Many tears fell, many heartbeats pounded, many nights the weight of darkness pressed my breath away.  I prayed and I prayed and I prayed, and I felt as though God was simply hiding His face from me.  Mornings, I would wake and look at the eyelet curtains over my windows, the new oak floor beneath my bed, my familiar walls and the hallway to my bathroom... and I would cling to my mattress, trying to escape the thoughts, "You have to leave this place.  You have to leave this place."

I thought of Abraham.  "Go to the land I will show you," the Lord told him (Genesis 12:1).  Abraham did not know where he was going, and neither did I.

"Jesus, please intercede for me," I begged, "Because I can't pray anymore.  I don't know what to pray.  I don't have any words left.  Please intercede for me."  Fearful, I cried to the Lord, "Help Thou my unbelief," I pleaded, using the old KJV wording because I was helpless to come up with words of my own.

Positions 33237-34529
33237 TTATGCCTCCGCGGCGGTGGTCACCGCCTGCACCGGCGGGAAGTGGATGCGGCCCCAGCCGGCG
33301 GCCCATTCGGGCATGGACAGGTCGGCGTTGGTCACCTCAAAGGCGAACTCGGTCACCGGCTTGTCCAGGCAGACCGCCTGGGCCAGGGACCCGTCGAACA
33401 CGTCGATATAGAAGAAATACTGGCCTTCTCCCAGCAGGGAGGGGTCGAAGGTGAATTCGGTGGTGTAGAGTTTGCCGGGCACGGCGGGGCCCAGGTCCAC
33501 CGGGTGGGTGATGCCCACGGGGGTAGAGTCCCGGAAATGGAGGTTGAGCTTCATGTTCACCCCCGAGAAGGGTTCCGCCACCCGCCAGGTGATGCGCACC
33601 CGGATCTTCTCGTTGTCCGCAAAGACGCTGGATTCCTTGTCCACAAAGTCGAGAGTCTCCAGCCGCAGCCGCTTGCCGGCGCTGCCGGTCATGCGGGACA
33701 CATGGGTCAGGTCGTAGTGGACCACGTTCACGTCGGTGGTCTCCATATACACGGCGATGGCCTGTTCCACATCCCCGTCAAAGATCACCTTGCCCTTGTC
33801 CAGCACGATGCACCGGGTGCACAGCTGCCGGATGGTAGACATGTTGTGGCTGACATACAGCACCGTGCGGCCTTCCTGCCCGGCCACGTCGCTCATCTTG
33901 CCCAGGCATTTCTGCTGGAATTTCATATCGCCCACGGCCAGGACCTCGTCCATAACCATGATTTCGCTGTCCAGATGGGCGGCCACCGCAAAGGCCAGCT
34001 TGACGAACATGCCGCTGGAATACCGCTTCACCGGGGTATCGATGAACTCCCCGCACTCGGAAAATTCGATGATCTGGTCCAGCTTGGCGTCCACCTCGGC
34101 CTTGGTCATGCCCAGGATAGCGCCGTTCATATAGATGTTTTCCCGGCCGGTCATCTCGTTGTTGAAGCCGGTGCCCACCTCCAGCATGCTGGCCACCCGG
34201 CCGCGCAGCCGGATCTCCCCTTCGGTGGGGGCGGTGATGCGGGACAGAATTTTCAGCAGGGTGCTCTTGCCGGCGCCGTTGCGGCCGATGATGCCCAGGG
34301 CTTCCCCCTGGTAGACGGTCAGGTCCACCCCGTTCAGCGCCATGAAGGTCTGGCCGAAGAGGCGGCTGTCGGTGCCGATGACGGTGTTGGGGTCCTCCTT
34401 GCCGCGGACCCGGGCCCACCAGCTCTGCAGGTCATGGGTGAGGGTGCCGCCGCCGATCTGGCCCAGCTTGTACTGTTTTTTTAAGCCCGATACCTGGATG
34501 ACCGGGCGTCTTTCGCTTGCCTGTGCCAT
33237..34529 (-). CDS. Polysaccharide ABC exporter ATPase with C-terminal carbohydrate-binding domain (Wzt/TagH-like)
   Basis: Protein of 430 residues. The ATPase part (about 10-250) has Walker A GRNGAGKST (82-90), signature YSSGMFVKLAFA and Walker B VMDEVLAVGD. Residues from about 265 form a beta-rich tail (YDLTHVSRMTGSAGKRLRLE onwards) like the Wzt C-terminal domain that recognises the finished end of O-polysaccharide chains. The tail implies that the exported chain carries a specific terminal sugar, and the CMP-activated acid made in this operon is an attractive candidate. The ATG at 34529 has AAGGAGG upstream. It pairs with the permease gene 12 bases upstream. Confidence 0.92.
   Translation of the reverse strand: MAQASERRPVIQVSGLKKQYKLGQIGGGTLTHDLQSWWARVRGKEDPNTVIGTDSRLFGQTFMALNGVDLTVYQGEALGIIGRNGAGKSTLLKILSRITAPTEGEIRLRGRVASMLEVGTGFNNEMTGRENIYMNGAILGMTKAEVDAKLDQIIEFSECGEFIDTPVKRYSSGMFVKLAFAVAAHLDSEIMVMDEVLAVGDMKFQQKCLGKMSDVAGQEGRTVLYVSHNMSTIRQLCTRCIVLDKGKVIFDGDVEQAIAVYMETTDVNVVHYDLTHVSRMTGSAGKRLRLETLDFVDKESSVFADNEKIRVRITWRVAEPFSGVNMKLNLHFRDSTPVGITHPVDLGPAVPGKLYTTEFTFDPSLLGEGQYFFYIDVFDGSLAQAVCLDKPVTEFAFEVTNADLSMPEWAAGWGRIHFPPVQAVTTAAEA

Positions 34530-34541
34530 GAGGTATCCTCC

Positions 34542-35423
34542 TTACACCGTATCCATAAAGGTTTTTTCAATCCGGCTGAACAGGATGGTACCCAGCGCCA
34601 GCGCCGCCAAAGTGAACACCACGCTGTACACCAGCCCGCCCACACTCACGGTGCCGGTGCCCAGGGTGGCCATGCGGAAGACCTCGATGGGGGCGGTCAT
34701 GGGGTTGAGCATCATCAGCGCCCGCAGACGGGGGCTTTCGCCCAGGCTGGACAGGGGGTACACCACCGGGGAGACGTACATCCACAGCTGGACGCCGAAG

We were out of houses and we didn't have time to make another trip to look at more.  Finally, Shawn agreed to ask his sister and her husband (who live about 90 minutes from our new town) to meet our realtor and look at three more houses I had dug up online.  They were kind and generous enough to spend a day and a bunch of gas for us, and give us their remarks.  They were unable to get into one of the houses... no key could be found.  That left two, and they said the first one was a clear winner over the third one.

So we negotiated for it.  And got it.  We're waiting to hear about the home inspection now, but this could be the one.

We sang a song in church yesterday, and this phrase keeps coming back to me:  "We walk by faith and not by sight."  We walk by faith and not by sight.  To the place He will show us.  Help Thou my unbelief!

Friday, June 7, 2013

The perils of personality traits

The Myer-Briggs personality type indicator system is easy to understand in some respects, and difficult in others.